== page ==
Have you Read the Book? Passing by Nella Larsen
Great books and great movies often go hand in hand. Just think of all of the films that have been adapted from books. From the many movies and TV series based on the books by Jane Austen and the Bronte sisters to The Help, Memoirs of a Geisha, Les Miserables to the BBC’s Poldark.
The streaming service Netflix has its own Book Club. It’s no surprise that the streaming giant appreciates a good book. After all, they have turned several ChickLit novels into the series and movies that we love!
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Bridgerton by Julia Quinn
Virgin River by Robin Carr
Maid by Stephanie Land
Nappily Ever After by Trisha R. Thomas
The Queen’s Gambit by Walter Tevis
⭐️ Related Posts: Movie Adaptations: When Good Books Go Bad
In November the novel, Passing by Nella Larsen will be the first meeting of the Netflix Book Club.
The thought-provoking movie, filmed in black and white, has received critical acclaim at the 2021 Sundance International Film Festival. But the contrast, or maybe even conflict, is not necessarily about race (while is it a catalyst to the drama).
Based on the novel by Nella Larsen, Passing takes place in New York City in 1929. The movie follows Irene Redfield (Tessa Thompson) and Clare Kendry (Ruth Negga), two light-skinned black women who were childhood friends that met years later as adults.
Over the years, their lives have diverged in entirely different paths, living on opposite sides of the color line. So their chance meeting on the rare occasion that Irene passes as white to dine in an upscale hotel sets off a series of events and emotions that change both of their lives.
Director Rebecca Hall (Iron Man 3, The Town), who also wrote the screenplay, draws from her own bi-racial family history to tell this complex story that some modern-day audiences may not have seen before. Hall.
Passing also stars Alexander Skarsgård as Clare’s racist husband, John, and André Holland plays Irene’s husband, Brian.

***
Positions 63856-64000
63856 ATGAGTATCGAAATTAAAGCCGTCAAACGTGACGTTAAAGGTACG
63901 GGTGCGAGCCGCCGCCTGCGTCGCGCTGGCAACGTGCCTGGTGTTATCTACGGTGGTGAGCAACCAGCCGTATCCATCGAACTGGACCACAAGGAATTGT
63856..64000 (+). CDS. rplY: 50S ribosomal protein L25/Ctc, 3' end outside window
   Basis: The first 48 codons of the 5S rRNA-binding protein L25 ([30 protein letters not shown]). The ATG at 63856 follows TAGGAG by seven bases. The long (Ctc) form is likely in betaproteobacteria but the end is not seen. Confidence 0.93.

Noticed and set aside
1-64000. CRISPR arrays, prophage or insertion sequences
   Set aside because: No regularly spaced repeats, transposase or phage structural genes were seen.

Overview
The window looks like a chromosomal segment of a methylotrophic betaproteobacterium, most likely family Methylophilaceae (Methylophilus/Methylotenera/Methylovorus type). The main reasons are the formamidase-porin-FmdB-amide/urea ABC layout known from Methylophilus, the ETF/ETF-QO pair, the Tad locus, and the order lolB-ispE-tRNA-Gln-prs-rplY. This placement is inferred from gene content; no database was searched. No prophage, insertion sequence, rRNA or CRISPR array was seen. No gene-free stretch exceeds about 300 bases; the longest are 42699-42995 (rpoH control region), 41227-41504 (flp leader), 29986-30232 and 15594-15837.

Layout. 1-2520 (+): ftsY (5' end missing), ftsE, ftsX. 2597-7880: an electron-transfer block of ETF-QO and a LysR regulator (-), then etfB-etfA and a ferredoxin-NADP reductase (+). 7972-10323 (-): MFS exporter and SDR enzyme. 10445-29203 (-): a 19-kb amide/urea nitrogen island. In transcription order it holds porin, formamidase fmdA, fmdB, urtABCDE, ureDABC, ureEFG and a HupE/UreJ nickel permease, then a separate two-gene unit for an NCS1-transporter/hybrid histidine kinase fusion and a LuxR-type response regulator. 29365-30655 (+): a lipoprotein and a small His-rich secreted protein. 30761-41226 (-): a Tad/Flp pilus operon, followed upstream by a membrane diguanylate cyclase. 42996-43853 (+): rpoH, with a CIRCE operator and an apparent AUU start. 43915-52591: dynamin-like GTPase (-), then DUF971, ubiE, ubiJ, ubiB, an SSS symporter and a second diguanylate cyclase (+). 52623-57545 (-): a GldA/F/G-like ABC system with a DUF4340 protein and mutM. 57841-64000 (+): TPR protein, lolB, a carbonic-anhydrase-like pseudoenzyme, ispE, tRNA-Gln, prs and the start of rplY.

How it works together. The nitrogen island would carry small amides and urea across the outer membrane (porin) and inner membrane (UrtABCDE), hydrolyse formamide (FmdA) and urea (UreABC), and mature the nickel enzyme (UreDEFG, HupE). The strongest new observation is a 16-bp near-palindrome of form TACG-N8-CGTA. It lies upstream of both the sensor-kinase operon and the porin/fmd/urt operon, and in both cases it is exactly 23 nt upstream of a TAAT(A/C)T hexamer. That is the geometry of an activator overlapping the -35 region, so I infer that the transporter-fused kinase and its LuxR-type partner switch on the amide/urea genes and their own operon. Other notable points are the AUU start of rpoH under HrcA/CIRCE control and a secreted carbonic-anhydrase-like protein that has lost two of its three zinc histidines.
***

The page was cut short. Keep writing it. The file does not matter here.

What is “Passing“?
Passing: Racial passing occurs when a person classified as a member of a racial group is accepted or perceived (“passes”) as a member of another. Historically, the term has been used primarily in the United States to describe a person of color or of multiracial ancestry who assimilated into the white majority to escape the legal and social conventions of racial segregation and discrimination.– Wikipedia
Contrasting Lives in Black and White
Married to a prosperous doctor and the mother of two young sons, Irene Redfield lives in high society during the early days of the Harlem Renaissance. She goes to upscale Jazz clubs frequented by wealthy, white patrons and celebrities. She is friends with a famous author and is a benefactor of the local Negro League.
For a Black woman of her time, Irene enjoyed a relatively comfortable life with more freedoms than others of her race did not have. Even though Irene has the complexion to pass as white, she chooses to live and embrace her race.
In her efforts to pass, the fair-skinned Claire has dyed her hair blonde and is living a life of luxury in Chicago with a wealthy white man husband who has no clue about her true ethnicity, which is a good thing because he is a racist.
Claire visits Irene in her home in Harlem and quickly inserts herself deeper into Irene’s comfortable life. With her beauty and carefree attitude, Claire charms the men in Irene’s life, even the maid and her sons. As a result, the lives of these two women become more and more entwined.
The subject of ‘passing‘ is not new in African-American culture or movies.
White actresses have portrayed women who tried to ‘pass in movies many times. My very first blog post was about the movie Imitation of Life, with Susan Kohner as the tragic Sara Jane. Then there is also Jean Crane in Pinkie, Ava Gardner in Showboat, and the 1995 film Devil in a Blue Dress, starring Jennifer Beals, to name a few.
How Passing Was Adapted From Book To Netflix | But Have You Read The Book?
Check out the first episode of The Netflix Book Club on November 16, 2021. Host Uzo Adub Uzo sits down with Rebecca Hall, Ruth Negga, and André Holland of Passing to discuss bringing the page to screen.
So, put on your comfy socks, pour yourself a lovely glass of wine, grab your copy of Passing by Nella Larsen and enjoy the Netflix Book Club.
See Passing in theaters, October and on Netflix in November.
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